Minister for Local Government, Neil T. Blaney, stated that he was conscious of the need for planning training: ‘in order to augment the overall supply of qualified planners I have secured the cooperation of the Dublin Vocational Education Committee — for which I am most grateful — in providing a two-year post-graduate course in planning for suitably qualified architects, engineers and surveyors,’ adding the somewhat lukewarm assertion that ‘Indeed I envisage that in due course the possession of a qualification in planning will become at least a desirable qualification for the top technical posts.’[6]

For Frank McDonald ‘the new Act imposed enormous responsibility on the local authorities yet, when it was being processed through the Dáil, there were no more than a dozen qualified town planners in the whole country and crash courses had to be laid on in Bolton Street [7] to make instant planners out of a motley collection of architects, engineers and surveyors.’[8]

The strains of establishing and staffing a planning department and completing a plan were quickly felt and the shortage of planning expertise had significant consequences. The bulk of time and resources were put into development control rather than forward planning, meaning early development plans were of varying quality. The vesting of planning functions predominately in engineering staff as an interim measure quickly became the status quo in places.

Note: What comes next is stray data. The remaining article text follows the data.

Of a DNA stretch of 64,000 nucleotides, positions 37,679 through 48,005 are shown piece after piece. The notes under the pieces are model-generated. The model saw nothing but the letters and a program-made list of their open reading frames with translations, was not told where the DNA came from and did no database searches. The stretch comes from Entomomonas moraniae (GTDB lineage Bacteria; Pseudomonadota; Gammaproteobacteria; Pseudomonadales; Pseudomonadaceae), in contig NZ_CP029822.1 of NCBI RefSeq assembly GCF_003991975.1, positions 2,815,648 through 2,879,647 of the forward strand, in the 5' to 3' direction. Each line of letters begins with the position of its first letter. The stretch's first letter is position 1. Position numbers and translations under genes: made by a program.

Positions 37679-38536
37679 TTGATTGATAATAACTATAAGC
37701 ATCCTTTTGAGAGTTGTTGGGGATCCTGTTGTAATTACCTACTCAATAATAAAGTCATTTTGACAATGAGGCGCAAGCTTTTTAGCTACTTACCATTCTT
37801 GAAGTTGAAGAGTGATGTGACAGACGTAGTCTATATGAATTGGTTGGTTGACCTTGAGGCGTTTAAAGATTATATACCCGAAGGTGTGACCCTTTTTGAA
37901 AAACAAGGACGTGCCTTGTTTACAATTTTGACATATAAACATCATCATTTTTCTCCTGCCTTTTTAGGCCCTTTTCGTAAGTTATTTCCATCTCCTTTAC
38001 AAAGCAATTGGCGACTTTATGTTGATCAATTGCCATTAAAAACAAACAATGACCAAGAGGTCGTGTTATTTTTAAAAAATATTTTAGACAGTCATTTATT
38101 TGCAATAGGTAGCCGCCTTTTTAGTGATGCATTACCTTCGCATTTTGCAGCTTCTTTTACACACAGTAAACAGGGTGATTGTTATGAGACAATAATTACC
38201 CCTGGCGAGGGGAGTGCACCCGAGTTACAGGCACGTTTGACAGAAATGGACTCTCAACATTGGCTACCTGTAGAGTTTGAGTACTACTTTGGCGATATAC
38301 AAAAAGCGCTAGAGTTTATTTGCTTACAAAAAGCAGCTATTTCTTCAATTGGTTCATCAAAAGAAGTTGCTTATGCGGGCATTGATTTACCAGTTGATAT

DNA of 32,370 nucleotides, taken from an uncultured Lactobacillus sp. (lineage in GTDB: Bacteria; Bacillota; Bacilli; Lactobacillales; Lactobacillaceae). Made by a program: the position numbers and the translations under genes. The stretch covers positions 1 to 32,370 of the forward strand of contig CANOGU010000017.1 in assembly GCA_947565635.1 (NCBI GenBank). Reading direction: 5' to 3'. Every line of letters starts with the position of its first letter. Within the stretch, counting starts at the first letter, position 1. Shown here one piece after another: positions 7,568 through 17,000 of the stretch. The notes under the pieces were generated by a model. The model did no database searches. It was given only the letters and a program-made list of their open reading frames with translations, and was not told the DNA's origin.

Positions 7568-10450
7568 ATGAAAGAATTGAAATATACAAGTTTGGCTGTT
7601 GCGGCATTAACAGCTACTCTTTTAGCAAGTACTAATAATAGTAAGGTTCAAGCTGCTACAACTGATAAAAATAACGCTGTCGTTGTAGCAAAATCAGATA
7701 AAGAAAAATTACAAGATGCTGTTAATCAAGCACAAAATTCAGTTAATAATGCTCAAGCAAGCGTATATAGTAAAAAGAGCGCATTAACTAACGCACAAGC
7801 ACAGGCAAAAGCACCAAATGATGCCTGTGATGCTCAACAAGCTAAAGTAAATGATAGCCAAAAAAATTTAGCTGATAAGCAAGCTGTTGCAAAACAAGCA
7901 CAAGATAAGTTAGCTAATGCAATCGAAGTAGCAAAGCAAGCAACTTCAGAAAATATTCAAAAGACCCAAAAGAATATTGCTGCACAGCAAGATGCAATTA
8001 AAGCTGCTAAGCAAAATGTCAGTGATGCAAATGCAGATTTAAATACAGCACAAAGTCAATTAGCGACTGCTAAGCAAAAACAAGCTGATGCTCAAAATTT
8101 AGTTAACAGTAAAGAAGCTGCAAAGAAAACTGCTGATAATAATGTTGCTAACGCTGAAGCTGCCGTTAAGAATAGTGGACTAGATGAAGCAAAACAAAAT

For planning academic and historian Michael Bannon the absence of a planning profession was a source of conflict with the government’s emphasis on planning for economic expansion as the planning departments that developed were heavily derived from the design professions ‘which all too often saw planning as a regulator.’[9]

The number of graduates from Irish planning schools and the number professional planners employed in local authorities and the private sector increased during the 1990s and early 2000s, but early suspicions of planning, many unmerited but some reinforced by delays and poor quality development plans brought about by understaffing, persisted.

 

[1] Grist, B. (2013), Introduction to Irish Planning Law, Dublin: Institute of Public Administration, p.2.

[2] MacLaren, A. and Punch, M. (2004), ‘Tallaght: the planning and development of an Irish new town’, Journal of Irish Urban Studies, vol.3, no.1, p.18.

[3] Booth, L. (1963), Dáil Debates, vol. 199, col.853, 31st January 1963.

[4] Bannon, M, (1983), ‘The Changing Context of Developmental Planning’, Administration, vol. 31, no. 2, p.123.

[5] Conway, E. (2015), ‘The Early Years of Planning: A Personal Perspective’, Pleanáil: Journal of the Irish Planning Institute, vol.21, 2015/2016.

[6] Blaney, N. (1963), Seanad Debates, vol.56, col.1698 31st July 1963.

[7] Planning courses were offered in the College of Technology, Bolton Street and then University College Dublin. These were subsequently amalgamated. UCD, DIT and UCC currently offer accredited professional planning courses.

[8] McDonald, F. (1985), The Destruction of Dublin, Dublin: Gill and Macmillan, p.62-63.

[9] Bannon, M. (1989), ‘Introduction’ in M. Bannon (ed.) Planning: the Irish Experience, 1920-1988, Dublin: Wolfhound Press, p.10.